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Port Protection and Point Baker | Prince of Wales Island

We left Hole in the Wall just after 11:00 a.m. Two small communities are within just a few miles: Port Protection and Point Baker.  We decided to make a quick stop at Port Protection to see what was there, then continue on to Point Baker and perhaps spend the night.

Port Protection has an Alaska state float (well, it’s barely floating), but it’s not connected to land. Most of the boats looked like they’d been there for awhile, but we found some dock space and dinghied a couple hundred yards to the Wooden Wheel Cove Trading Post.

Port Protection has about fifty residents, but we only saw two or three of them. The buildings are connected by boardwalks through the woods. The Wooden Wheel Cove Trading Post is at the top of the dock. Inside is a small market with some fresh produce, an abandoned diner with no immediate plans to reopen, a post office, a laundry room with showers, a small liquor store, a tackle/boat shop, and and an office of some sort. Gas and diesel are available on the float below.

A few guys were installing a new internet system (well, HughesNet Gen 4, so not the newest generation) on the roof while we were there, but that’s about all the action we saw in Port Protection.

Point Baker is just three miles away and promised the last floating bar in Alaska as well as a restaurant. The entrance to Point Baker is a bit intimidating—narrow and rocky and kind of winding—but well charted.

We found Point Baker far more charming than Port Protection. The outside of the float has lots of free transient moorage, though no power or water. We moored right in front of the Point Baker Community Building and quickly explored all three hundred feet of dock, aka Main Street! Point Baker is all docks and walkways, no roads. The Community Building houses a post office on one end, a fire department on the other end, and a shared space in the middle with a radio, a television, a small exchange library, a fridge, and quite a few photos on the wall of the Point Baker area at different times in history, along with notable locals and some fish stories.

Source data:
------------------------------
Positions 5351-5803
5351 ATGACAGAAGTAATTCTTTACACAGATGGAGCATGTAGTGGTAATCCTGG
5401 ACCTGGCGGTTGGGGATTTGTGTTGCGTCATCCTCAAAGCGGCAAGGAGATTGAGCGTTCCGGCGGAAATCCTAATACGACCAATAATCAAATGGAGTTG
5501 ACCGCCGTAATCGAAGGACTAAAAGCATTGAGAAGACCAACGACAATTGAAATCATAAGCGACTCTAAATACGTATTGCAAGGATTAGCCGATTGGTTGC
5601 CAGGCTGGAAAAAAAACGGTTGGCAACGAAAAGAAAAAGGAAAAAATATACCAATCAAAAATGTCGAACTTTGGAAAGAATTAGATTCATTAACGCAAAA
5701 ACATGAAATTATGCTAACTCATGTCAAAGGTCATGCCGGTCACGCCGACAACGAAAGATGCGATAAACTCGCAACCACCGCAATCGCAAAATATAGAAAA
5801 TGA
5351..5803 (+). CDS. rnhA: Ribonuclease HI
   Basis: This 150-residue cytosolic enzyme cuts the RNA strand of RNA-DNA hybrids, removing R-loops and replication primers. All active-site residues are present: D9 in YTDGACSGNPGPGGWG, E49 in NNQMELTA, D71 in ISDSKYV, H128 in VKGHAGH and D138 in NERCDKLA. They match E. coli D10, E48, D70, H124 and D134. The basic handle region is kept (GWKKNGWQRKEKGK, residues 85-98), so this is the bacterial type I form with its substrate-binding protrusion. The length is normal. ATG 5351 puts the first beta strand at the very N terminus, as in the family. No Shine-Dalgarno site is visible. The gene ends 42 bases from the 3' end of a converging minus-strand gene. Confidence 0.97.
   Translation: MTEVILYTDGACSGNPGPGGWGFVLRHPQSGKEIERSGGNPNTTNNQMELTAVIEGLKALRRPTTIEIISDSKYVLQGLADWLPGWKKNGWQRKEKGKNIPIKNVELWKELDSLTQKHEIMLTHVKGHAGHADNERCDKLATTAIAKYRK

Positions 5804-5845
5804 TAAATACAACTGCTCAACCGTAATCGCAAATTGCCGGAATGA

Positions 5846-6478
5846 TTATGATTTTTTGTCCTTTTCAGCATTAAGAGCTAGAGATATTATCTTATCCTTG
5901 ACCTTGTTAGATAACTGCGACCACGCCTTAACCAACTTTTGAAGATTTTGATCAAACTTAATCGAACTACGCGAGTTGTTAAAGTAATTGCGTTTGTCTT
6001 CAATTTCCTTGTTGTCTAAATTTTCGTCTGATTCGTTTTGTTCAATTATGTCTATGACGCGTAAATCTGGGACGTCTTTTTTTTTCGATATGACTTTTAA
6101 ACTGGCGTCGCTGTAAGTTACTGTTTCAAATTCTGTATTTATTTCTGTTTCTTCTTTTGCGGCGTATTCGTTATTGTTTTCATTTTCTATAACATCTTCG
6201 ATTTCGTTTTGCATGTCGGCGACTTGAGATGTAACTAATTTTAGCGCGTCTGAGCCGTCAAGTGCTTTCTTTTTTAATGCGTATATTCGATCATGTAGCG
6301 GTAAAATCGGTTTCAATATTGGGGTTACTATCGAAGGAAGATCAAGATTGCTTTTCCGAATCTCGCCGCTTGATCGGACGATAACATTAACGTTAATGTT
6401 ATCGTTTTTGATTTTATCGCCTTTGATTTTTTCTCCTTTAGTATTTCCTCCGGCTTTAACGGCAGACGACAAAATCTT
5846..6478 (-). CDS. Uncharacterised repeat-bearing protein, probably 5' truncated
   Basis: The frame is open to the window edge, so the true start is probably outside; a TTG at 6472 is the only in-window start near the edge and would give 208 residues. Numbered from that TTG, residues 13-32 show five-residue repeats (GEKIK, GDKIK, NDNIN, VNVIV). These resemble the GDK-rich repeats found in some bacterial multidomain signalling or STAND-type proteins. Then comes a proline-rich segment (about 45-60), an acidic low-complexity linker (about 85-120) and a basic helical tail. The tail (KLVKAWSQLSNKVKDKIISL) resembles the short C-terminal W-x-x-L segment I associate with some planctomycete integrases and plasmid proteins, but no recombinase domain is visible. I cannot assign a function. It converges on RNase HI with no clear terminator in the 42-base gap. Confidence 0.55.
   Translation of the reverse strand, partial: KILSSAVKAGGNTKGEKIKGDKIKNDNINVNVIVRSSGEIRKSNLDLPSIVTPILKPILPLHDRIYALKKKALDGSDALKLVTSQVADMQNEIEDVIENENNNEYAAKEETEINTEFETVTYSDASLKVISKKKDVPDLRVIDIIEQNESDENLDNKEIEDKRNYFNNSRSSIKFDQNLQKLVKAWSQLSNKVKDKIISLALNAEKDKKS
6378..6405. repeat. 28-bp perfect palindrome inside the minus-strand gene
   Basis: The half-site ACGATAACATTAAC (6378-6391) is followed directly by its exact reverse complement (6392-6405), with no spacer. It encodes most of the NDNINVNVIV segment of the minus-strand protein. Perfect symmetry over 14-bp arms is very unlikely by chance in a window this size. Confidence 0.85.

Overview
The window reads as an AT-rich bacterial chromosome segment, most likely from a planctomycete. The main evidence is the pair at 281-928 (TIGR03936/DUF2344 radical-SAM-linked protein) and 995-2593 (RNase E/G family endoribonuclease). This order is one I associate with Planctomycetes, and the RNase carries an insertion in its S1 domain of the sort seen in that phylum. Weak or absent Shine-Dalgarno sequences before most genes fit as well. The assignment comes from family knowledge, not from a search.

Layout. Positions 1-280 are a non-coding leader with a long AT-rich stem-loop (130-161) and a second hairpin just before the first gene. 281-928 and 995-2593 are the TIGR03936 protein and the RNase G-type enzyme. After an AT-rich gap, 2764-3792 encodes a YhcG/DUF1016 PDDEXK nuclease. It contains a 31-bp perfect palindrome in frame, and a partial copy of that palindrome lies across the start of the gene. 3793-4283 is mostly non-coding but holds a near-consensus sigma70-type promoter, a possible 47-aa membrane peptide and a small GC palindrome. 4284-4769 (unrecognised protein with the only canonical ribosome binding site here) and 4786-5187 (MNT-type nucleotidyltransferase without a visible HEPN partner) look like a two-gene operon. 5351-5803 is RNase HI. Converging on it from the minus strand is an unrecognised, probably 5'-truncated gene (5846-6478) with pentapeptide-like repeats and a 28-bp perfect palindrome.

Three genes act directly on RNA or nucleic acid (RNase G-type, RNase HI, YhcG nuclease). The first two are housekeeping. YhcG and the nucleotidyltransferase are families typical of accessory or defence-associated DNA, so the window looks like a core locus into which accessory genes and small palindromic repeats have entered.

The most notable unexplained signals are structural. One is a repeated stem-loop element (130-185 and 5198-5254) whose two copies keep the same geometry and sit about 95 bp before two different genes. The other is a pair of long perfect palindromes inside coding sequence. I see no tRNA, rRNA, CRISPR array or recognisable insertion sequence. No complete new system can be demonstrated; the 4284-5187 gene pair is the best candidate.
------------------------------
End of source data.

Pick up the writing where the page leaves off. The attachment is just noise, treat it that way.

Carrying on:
Further down the dock is a small laundry facility (cold water only), some showers (not sure on the cold/hot part of that), a fuel dock with gas and diesel, a small convenience store (beer, chips, snacks…mostly geared toward fishermen heading out for the day), a nice bar, and a cafe. We stopped in the bar for a cold beer and spent an hour or so chatting with the owner, Judy. She’s a neat lady who escaped Ketchikan 30 years ago when it got too busy! She had some great stories (and seemed to like ours as well). A fun afternoon! The bar and restaurant are both open until 6:00 p.m. unless there are hungry fishermen in town, though the bar is open later on Friday nights when it has live music.

Later, we hopped in the dinghies to explore the narrow waterways between Point Baker and Port Protection. A nearby bay appears to be where sad boats go to die:

Another bay with a tiny neighborhood of float houses, beautifully backdropped by Mt. Calder
Heading back into Point Baker

We visited with a few locals, and before the cafe closed we went in for an early dinner of good diner food: jalapeno poppers, burgers, and fries. Just as we were finishing dinner, the “HughesNet Dinghy” arrived from Port Protection, with another load of satellite internet gear to install (Point Baker is getting new internet as well)!

Back out on the dock, we met up with two other boats we knew (Norm and Beth on S/V Sarah Jean II who we last saw in Taku Harbor, and Tom and Caroline on their Nordic Tug 42 called Silver Bay, out of Wrangell) and had a fun, social evening on the dock.